books I thought were perfect when I read them in the past, or reading new books
by authors I idolize, and realizing that they are not perfect. It's not just arrogance.
It's that I've learned a lot of things, and I'm not looking up anymore. I'm looking
across. The book that is published is never going to be the perfect book you want it
to be. It will only be as good as you can get it. That has to be good enough, for you
and for the world.
6. Don't give yourself grief.
I don't read a lot of reviews of my books. I used to. I used to have a "google alerts"
set for the titles of all my books and my full name. I thought it would be good for
me to see what people were saying about my book. Maybe I would learn something
that would help me to write my next book better. I don't believe this is true
anymore. If I learn what I should have done better in a book (dubious), it tends to
actually mess up the writing of a second book because each book is completely
different. At least, even in my series, the stories are about new challenges and new
characters, only loosely related. A criticism of one book that says that my hero is
"milktoast" tends to make me overreact in the other direction for another book.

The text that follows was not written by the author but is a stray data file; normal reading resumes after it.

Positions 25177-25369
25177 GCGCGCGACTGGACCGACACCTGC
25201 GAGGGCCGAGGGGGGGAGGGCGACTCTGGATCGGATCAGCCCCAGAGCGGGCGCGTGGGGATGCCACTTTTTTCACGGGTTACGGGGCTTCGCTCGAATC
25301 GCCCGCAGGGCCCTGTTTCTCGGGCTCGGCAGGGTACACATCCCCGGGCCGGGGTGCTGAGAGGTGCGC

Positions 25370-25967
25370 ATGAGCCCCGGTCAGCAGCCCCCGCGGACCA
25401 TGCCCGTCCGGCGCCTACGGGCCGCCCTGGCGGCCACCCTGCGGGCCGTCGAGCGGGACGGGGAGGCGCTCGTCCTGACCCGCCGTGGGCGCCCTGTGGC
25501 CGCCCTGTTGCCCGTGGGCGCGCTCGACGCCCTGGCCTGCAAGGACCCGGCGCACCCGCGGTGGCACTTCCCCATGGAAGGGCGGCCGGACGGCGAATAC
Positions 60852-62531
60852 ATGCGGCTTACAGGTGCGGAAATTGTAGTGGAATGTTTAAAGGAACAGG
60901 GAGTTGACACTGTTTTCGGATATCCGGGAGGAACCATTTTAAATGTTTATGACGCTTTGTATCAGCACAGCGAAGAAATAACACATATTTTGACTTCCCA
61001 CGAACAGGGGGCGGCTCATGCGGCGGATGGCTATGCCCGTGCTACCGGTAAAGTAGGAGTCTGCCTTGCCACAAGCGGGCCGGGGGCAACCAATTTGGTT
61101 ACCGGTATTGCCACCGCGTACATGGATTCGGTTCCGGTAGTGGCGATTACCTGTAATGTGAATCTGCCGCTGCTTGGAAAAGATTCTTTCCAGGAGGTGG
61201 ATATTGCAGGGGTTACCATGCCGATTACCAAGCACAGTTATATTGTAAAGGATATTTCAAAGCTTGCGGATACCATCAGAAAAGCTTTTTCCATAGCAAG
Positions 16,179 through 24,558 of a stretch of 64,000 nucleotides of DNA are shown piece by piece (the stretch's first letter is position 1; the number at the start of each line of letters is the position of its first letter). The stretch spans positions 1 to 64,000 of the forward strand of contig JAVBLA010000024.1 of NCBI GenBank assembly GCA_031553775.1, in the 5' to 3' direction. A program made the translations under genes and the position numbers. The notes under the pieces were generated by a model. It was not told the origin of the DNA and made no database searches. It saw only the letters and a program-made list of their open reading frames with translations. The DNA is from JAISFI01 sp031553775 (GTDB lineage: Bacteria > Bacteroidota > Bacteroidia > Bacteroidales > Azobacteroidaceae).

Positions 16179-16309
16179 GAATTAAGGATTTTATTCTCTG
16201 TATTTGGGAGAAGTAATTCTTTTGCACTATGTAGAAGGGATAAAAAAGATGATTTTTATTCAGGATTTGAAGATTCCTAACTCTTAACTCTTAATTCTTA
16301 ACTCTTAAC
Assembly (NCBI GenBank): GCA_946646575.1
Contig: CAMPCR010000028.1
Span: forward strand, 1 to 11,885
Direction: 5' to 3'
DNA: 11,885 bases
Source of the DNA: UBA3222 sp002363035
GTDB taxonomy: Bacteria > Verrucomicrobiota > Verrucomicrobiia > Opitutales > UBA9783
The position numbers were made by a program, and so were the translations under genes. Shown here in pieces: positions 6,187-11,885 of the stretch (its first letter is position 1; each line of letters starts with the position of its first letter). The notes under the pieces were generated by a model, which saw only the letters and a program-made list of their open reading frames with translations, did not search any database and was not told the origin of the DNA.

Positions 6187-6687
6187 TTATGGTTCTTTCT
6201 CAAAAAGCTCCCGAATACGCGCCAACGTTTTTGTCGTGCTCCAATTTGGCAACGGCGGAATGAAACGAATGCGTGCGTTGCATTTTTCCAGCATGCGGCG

And that is not a good thing. A writer needs creative space to work in, not harsh
criticism. Reviews are for readers, not for writers. Leave them that way. Don't go
seeking out your reviews on goodreads or other websites. That is my advice for
people who are sensitive like I am. You will only make yourself insane. You will
not change anyone's mind. And if you do hear good stuff about yourself, it will be
exactly as useless as the bad stuff you hear.
There are times when we are not ready to take criticism. I think this is one of the
big reasons that editors and agents simply do not give feedback to writers who
submit to them, even if they think a manuscript shows promise. They have been
burned, as I have been, and have decided that people do not want to accept
criticism. They just aren't ready to move to the next step, and they may never be.
An editor or an agent does not want to work with this kind of an author. They want
to work with authors who, however much trouble it is, can take criticism and
incorporate changes without rancor. Or at least without spilling rancor onto them. I
remember at a recent conference I went to, an author said that she was frustrated by
beginning writer's conferences. She said that everyone wanted her to tell them if
the one piece she had read proved they could be a professional writer or not. But
one piece, even a brilliant piece, does not show how a beginning writer is going to
deal with criticism. And that is the most important part, this author argued, in
becoming a professional. You have to take it. You have to accept it. You have to
You do not have to like it, however.
Read more by Mette Ivie Harrison